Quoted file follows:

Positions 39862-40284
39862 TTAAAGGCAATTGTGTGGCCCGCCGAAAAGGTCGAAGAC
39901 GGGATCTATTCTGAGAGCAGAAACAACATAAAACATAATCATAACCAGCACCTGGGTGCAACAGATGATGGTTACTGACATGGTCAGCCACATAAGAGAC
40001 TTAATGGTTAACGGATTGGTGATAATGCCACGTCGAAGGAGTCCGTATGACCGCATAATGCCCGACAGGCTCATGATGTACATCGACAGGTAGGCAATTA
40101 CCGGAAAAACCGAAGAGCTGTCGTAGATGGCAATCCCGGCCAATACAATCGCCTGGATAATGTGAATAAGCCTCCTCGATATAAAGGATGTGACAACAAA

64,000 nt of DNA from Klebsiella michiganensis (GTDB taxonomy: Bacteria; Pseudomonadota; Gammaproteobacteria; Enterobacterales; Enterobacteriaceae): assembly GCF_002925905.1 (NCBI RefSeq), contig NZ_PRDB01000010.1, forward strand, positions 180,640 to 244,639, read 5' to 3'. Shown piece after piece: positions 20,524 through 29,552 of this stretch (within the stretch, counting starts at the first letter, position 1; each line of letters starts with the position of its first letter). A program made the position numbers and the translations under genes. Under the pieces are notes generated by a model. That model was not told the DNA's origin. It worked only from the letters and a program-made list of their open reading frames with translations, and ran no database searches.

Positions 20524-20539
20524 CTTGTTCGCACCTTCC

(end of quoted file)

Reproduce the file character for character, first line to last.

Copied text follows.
Positions 39862-40284
39862 TTAAAGGCAATTGTGTGGCCCGCCGAAAAGGTCGAAGAC
39901 GGGATCTATTCTGAGAGCAGAAACAACATAAAACATAATCATAACCAGCACCTGGGTGCAACAGATGATGGTTACTGACATGGTCAGCCACATAAGAGAC
40001 TTAATGGTTAACGGATTGGTGATAATGCCACGTCGAAGGAGTCCGTATGACCGCATAATGCCCGACAGGCTCATGATGTACATCGACAGGTAGGCAATTA
40101 CCGGAAAAACCGAAGAGCTGTCGTAGATGGCAATCCCGGCCAATACAATCGCCTGGATAATGTGAATAAGCCTCCTCGATATAAAGGATGTGACAACAAA

64,000 nt of DNA from Klebsiella michiganensis (GTDB taxonomy: Bacteria; Pseudomonadota; Gammaproteobacteria; Enterobacterales; Enterobacteriaceae): assembly GCF_002925905.1 (NCBI RefSeq), contig NZ_PRDB01000010.1, forward strand, positions 180,640 to 244,639, read 5' to 3'. Shown piece after piece: positions 20,524 through 29,552 of this stretch (within the stretch, counting starts at the first letter, position 1; each line of letters starts with the position of its first letter). A program made the position numbers and the translations under genes. Under the pieces are notes generated by a model. That model was not told the DNA's origin. It worked only from the letters and a program-made list of their open reading frames with translations, and ran no database searches.

Positions 20524-20539
20524 CTTGTTCGCACCTTCC